SAT Exam

The SAT 2017 is a universally recognized standardized exam that calculates an applicant’s knowledge in reading, writing and quantitative aptitude and other particular subjects. SAT 2017 is taken for undergraduate admission in the United States and some other countries. It measures how well the test takers analyses and solve problems. It is usually taken by junior and senior high school students and is based on subjects taught in high school programs. SAT test 2017 is of two types: SAT Reasoning Test or SAT and SAT Subjects Test.

SAT 2017 evaluates an applicant's skill in four sections - Evidence-Based Reading and Writing, Reading Test, Writing and Language Test and Math. Subject exams are hour-long, content-based exams that measure an applicant’s asset in specific subjects. Unlike the SAT test, some colleges need or endorse that you take SAT Subject Tests. The SAT 2017 is accessible seven times each year in the US and six times universally. Applicants can sit for the SAT exam 2017 in October, November, December, January, March, May and June.

  • There are no precise SAT eligibility criteria 2017 for taking the test. Since it is taken for undergraduate admissions in colleges, students are advised to take the test when they are in senior high school.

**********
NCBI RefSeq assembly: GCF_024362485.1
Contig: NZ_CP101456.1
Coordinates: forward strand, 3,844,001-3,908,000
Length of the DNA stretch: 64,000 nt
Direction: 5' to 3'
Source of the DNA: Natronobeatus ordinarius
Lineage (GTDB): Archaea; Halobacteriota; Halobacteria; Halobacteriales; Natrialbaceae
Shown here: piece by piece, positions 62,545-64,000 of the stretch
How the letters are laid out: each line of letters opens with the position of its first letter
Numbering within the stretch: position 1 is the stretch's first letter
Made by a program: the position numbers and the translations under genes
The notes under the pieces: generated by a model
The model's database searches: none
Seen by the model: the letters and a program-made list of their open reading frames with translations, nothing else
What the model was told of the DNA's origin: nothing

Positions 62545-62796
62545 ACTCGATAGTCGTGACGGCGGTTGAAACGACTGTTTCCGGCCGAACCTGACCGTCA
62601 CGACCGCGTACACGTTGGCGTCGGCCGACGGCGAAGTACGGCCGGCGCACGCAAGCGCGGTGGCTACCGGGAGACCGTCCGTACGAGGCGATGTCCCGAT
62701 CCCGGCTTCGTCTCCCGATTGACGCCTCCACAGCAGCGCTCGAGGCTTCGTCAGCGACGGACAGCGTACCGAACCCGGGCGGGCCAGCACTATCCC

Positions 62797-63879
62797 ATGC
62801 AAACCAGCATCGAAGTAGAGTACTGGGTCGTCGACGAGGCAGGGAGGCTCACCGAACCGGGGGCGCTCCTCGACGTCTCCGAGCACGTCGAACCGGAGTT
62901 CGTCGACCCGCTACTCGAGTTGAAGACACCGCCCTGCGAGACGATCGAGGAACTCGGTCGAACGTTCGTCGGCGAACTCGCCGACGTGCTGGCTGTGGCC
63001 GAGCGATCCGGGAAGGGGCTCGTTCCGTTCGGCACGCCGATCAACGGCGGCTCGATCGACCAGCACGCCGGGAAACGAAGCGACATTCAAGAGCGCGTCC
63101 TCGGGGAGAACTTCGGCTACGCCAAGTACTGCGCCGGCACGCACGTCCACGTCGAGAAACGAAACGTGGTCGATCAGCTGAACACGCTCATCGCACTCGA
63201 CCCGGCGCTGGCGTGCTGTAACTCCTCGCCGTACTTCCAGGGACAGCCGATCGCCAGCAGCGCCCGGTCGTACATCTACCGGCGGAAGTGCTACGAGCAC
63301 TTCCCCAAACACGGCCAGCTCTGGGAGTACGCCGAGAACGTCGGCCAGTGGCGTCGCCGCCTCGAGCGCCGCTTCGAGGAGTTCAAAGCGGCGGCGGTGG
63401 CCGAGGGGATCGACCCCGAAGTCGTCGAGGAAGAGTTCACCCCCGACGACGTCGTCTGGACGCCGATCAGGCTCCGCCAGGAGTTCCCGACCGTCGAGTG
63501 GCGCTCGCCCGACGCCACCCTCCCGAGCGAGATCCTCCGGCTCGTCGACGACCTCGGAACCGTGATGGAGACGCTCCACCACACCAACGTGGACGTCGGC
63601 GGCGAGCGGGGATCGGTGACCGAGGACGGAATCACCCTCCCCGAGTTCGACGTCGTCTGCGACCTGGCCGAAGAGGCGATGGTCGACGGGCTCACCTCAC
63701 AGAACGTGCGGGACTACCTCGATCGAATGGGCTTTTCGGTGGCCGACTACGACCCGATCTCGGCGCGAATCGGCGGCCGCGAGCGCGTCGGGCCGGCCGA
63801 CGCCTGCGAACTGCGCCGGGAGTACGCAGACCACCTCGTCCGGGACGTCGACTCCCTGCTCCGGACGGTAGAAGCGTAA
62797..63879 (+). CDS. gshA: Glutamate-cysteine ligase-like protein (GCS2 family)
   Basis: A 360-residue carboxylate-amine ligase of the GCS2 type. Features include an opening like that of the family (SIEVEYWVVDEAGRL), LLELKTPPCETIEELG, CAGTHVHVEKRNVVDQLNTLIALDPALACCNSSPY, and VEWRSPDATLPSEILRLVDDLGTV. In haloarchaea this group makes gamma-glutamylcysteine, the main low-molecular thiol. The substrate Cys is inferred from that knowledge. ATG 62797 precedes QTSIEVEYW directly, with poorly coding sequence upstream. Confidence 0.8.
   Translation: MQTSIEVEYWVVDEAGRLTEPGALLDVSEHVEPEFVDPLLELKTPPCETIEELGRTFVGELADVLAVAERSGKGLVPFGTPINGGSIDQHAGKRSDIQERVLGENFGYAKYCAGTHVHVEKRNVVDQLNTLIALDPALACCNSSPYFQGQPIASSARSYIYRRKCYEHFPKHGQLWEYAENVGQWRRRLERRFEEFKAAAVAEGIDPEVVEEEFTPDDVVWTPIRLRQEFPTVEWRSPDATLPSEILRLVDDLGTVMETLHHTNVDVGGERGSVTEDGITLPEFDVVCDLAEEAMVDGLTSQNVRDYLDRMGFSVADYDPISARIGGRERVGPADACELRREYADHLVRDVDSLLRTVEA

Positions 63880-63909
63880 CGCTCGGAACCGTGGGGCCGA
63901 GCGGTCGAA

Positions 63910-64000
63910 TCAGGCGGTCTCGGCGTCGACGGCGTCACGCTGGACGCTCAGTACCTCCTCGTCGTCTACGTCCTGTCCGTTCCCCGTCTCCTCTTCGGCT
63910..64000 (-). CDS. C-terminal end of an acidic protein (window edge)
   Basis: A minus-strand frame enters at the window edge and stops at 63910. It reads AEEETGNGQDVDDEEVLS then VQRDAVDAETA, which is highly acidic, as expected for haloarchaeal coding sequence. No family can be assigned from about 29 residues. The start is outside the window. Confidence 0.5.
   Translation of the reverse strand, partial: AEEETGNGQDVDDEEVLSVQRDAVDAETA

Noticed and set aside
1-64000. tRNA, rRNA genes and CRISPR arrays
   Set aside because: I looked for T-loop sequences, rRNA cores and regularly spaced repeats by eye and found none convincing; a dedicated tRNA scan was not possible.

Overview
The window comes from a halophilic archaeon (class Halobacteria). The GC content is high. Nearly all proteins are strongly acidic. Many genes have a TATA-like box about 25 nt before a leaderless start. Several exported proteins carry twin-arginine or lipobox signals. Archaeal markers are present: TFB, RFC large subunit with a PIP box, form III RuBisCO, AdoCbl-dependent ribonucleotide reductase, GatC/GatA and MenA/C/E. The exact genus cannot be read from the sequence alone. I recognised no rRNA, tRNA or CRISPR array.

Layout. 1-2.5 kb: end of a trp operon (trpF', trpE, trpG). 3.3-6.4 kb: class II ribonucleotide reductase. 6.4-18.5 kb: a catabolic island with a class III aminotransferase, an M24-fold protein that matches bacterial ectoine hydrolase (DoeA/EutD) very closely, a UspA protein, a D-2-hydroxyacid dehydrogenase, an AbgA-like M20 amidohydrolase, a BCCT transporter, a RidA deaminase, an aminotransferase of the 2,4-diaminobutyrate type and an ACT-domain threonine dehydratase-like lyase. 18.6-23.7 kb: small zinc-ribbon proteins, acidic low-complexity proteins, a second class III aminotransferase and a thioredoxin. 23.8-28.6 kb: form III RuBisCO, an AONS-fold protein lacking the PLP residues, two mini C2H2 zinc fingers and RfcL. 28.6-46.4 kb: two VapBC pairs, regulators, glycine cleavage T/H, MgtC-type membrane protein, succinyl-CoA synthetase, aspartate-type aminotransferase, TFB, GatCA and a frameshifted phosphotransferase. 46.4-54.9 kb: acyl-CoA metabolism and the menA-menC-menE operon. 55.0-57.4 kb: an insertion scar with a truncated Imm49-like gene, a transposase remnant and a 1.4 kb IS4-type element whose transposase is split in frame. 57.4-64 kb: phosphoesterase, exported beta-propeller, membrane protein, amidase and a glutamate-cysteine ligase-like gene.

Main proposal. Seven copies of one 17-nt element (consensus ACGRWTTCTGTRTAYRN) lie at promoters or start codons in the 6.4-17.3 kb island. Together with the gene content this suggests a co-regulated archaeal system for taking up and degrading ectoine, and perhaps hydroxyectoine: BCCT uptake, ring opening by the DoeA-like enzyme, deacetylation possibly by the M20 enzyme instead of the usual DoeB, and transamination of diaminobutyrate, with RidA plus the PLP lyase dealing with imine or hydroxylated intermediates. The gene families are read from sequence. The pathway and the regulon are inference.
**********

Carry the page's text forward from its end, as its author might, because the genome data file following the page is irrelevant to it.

• There is no age limit as such; candidates can take the test for admission as well for seeking financial assistance.
Exam Pattern

SAT exam pattern is as follow- three sections, namely, Math, Reading, and Writing. There is an optional section which is called the Essay, which has one 50 minutes long substantial passage from which the student needs to build their argument. Students are not scored on this section. Here we cover the general SAT test pattern.

Here is the SAT paper pattern





Score Range


80 minutes

Calculator allowed for 37 questions

Calculator not allowed for 20 questions


  • Problem-solving and data analysis
  • The Heart of Algebra
  • Passport to Advanced Math’      



65 minutes

Total 52 questions

  • No Sentence Completion
  • Tests understanding of passages from the US and world Literature, History/Social Studies, and Sciences (500-750 words)

200-800 (combined with Writing section)

Writing and Language

35 minutes

Total 44 questions

  • Tests ‘Expression of Ideas’ and ‘Standard English Conventions’ through passages related to Careers, History/Social Studies, Humanities and Science
  • All questions from extended prose (400-450 words)

200-800 (combined with Reading section)

Essay (optional)

50 minutes

One 50 minutes optional essay

  • This section requires students to evaluate an argument through analysis of evidence

not scored


3 hours (with optional 50 minutes)

154 questions



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